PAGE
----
by Mary M. Gardiner, published 2015 Quarry Books.



21 February 2015

Balloon Milkweed was Asclepias physocarpus now Gomphocarpus physocarpus

Monarch butterflies are endangered due to applications of round up and similar products, the clearing of land in Oklahoma and extensive tree removal in Mexico.

Family Jewels pod
We are all being asked to help by planting milkweed. Any variety will do as long as it is planted in swaths large enough to feed caterpillars. The plants don't have to bloom as long as you have water/mud and other nectar providing flowers available for the adults to eat and drink.

Balloon Milkweed inside the pod
In our yard-garden I've seen the adults nectaring on many different flowers but they do seem to love the weedy, native flowering plants more than the tidy ones.

Of all this plant's names, I think I like Family Jewels the best since in addition to the appearance of the pods (ahem), I imagine that the plants will be jewels in our garden, feeding lots and lots of caterpillars this summer.

Swan plant seeds

We usually plant tropical milkweed, Asclepias Tuberosa, as it's the variety I've seen the most caterpillars on. In our garden shed there are flats of seedlings plus a few planted seed trays that will hopefully sprout even more plants.

Today I planted the seeds of a milkweed that is new to me, Balloon Milkweed which is a South African native (zones 8-10). It used to be known as Asclepias physocarpus but now has been reclassified as Gomphocarpus physocarpus.

Whatever its name, Monarch caterpillars eat it and it is a viable choice for our gardens. In fact, according to joyfulbutterfly.com, Gomphocarpus physocarpus is more robust and relisient to the caterpillars chomping than other possible choices.

Our plant friend, Jerry Gustafson sent the four pods that I broke open today to plant. They are to be surface planted with just a bit of vermiculite on top so the seeds get light but are anchored into place by something. We were out of vermiculite so I dribbled Stall Dry on top.
Gomphocarpus physocarpus pods

These are tropicals. Germinate best at 69-75 and can take as much as 30-days to pop up. Argh that's a long time for me to wait to see if I'll get any. Oh, well.

If we get a few, I'm promised that they grow 4 to 6 feet tall and 3 feet wide. Perfect for one of the sunny beds in the back of our 2.75 acre lot.

18 February 2015

Desert Bluebells - Phacelia campanularia

My friend, Ronn Smith sent some seeds from his planting of Phacelia campanularia last summer. This winter I planted them in the garden shed. Today, here's how the seedlings looked - tiny!
Smith lives in Phoenix and these beauties are drought tolerant and perennial in zones 7 through 10.

It is a California desert native, can grow in  sunny, tight spaces, and enjoys taking the spotlight at the front border of a flower bed in the spring. When selecting the right place for them, remember that they thrive on the dry slopes in their native Southern CA.

The entire plant is under a foot tall but has bright blue flowers with yellow stamens for a month.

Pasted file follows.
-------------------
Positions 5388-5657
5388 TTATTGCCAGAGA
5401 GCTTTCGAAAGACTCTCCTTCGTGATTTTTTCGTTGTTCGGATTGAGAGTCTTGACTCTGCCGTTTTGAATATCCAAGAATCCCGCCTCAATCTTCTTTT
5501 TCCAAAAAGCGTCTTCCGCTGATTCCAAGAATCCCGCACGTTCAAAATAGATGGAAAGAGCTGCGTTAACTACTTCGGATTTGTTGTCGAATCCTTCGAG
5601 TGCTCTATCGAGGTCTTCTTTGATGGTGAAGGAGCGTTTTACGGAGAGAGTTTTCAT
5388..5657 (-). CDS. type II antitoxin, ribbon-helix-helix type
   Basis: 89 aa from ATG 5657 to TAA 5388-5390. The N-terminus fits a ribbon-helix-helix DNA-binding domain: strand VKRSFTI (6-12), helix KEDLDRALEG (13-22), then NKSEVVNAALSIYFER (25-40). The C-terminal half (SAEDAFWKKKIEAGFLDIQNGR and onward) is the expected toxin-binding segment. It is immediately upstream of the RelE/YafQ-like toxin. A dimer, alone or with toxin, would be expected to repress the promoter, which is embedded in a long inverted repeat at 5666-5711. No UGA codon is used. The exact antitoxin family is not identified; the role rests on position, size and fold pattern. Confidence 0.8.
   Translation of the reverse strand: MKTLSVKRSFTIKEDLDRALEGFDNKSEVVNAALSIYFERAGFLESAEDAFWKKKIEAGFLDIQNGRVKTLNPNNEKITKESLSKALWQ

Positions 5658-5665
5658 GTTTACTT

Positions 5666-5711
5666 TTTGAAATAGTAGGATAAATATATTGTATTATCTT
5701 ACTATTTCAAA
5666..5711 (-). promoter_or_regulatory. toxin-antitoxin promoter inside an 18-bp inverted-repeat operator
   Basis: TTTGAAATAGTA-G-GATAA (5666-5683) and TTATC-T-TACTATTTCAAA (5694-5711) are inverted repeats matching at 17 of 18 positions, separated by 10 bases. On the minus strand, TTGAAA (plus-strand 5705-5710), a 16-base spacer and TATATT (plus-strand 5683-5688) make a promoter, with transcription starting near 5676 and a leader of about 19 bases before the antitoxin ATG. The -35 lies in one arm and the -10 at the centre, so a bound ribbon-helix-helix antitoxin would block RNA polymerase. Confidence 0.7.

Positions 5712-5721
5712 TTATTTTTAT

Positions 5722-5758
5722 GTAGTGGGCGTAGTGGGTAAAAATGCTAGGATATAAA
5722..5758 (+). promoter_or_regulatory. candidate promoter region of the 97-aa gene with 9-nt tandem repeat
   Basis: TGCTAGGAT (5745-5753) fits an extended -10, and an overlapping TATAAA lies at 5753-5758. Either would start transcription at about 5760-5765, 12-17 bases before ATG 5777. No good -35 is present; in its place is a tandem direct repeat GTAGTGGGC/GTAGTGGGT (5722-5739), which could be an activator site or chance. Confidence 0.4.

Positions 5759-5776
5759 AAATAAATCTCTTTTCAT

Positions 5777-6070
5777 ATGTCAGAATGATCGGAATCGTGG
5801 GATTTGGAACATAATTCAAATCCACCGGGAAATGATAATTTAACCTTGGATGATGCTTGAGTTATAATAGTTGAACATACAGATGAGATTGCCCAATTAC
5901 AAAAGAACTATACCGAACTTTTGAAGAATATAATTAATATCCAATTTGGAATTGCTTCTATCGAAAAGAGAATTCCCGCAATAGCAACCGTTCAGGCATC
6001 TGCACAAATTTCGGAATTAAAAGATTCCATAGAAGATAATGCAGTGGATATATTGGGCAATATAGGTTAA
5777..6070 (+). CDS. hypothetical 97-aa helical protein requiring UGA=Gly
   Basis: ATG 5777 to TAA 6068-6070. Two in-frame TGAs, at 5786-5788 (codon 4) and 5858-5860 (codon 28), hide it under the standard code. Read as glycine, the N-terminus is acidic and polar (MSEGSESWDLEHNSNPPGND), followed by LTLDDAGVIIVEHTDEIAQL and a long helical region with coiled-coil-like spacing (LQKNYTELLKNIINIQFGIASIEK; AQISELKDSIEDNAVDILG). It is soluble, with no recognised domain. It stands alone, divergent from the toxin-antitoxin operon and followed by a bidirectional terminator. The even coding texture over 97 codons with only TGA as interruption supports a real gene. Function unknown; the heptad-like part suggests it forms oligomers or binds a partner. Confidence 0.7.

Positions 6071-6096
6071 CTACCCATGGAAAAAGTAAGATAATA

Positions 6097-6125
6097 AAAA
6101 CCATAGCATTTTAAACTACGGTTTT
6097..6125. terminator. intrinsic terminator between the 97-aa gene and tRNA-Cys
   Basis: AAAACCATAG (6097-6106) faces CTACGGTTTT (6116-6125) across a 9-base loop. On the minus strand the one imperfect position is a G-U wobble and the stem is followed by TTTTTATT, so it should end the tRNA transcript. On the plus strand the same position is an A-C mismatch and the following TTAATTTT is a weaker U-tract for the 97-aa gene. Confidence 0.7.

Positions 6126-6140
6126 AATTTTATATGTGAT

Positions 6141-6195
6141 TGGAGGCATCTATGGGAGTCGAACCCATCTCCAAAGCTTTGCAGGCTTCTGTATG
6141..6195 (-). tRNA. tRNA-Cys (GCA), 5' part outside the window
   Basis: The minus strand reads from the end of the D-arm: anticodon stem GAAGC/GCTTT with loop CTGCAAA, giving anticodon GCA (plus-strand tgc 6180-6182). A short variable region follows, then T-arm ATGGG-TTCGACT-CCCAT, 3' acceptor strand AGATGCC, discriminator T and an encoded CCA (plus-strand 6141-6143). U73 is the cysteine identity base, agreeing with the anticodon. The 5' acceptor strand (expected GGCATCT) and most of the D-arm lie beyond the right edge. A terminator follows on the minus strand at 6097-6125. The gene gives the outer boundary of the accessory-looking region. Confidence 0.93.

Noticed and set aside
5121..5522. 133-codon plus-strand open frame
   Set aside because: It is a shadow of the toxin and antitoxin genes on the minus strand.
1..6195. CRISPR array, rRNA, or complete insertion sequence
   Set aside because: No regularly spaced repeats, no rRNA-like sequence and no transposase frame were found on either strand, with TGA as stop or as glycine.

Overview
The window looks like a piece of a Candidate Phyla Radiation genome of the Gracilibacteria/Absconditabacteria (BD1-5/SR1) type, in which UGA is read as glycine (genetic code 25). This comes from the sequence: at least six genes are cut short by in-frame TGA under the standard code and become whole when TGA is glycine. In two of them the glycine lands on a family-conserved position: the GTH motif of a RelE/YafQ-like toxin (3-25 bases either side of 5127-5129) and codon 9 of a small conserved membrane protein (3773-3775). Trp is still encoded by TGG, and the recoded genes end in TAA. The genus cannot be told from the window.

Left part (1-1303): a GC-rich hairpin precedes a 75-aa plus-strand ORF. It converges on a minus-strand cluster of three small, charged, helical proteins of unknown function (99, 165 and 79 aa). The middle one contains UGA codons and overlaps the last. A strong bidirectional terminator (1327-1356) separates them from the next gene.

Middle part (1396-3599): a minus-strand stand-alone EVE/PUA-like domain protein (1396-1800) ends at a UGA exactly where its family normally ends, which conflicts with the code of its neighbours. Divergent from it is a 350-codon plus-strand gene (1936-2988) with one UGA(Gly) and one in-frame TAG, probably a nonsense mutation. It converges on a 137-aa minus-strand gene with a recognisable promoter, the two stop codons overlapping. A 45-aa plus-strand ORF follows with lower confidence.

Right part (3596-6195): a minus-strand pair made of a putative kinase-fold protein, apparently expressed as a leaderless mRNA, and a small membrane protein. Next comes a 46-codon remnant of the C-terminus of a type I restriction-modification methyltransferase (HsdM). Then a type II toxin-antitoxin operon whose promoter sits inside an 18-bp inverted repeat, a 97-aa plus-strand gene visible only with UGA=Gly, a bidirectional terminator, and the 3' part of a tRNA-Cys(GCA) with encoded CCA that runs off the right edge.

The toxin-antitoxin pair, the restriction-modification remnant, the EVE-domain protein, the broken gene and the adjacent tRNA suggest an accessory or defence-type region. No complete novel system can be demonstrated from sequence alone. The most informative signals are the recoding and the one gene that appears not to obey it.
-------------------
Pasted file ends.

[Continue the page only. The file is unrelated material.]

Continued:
Photo: Ronn Smith
They want gritty soil that drains well. Although they are annual plants they can reappear from seeds dropped after the first frost.

They are part of the Boraginaceae family and if you love Borage but can't grow it, this is your plant. I love Borage but it is too hot and humid here in zone 7 NE OK. It blooms and then dies within a few weeks.

The flowers attract bees and butterflies so plant them where it's OK to have buzzing. At Sarah Raven's wonderful site, she says it was the number on favorite plant of Vita Sackville-West.

15 February 2015

American Bluehearts are hemi-parasitic Buchnera americana


American bluehearts are native to about half of the US, from TX, OK and KS east to NY and FL, usually along wet places and in limestone and sand as well as open woods.

It is important to know what they look like so we don't inadvertently speed up their extinction. They are considered threatened and endangered now.

The distinction hemi-parasitic means they are able to grow independently without a host but grow best when attached by parasitic roots called haustoria. During droughts they tend to multiply their activity to the extent that they can actually damage small trees.

Bluehearts favorite hosts are white oak, eastern white pine, green ash and cottonwood. Buckeye butterfly caterpillars use American Bluehearts as a host plant.

Click over to this post on the Arkansas Native Plant Society to read more about these fascinating plants - by Eric Hunt.

12 February 2015

Sustainable practices for home gardeners

Andy Qualls speaking “Conservation, organic methods and cover crops in the home garden”
Muskogee Garden Club Feb 26, 9:30 to 11
Kiwanis Senior Center 119 Spaulding BL
Information – Susan Asquith 918-682-3688
The first slide of Andy Qualls’presentation at Muskogee Garden Club next week says that deficient soil can only produce deficient vegetation, deficient vegetation can only produce deficient nutrition and deficient nutrition will always produce deficient crops, livestock and wildlife.

“Healthy soil has sufficient nutrients to produce healthy plants and crops,” said Qualls. “It also has the necessary biological, chemical and microbiological balance and physical properties that allow the plants to have access to soil nutrition.”

Qualls is the technician and information coordinator for Muskogee County Conservation District. He works with land owners, growers and gardeners to help them convert from chemical-based growing methods that require a lot of supplemental water.

“A lot of these methods started years ago and in other parts of the world where there is less moisture,” Qualls said. “The concept of healthy soil has been around forever. What it comes down to is four keys: 1) Limit soil disturbance such as tilling; 2) Cover, shield or protect the soil from wind, rain, erosion, compression and heat; 3) Increase the diversity of soil organisms through gardening practices; and, 4) Keep live roots growing in the soil at all times.”

Although Qualls uses commercially available fertilizers and does not think we should all completely stop using them, his primary recommendations are compatible with organic gardening methods.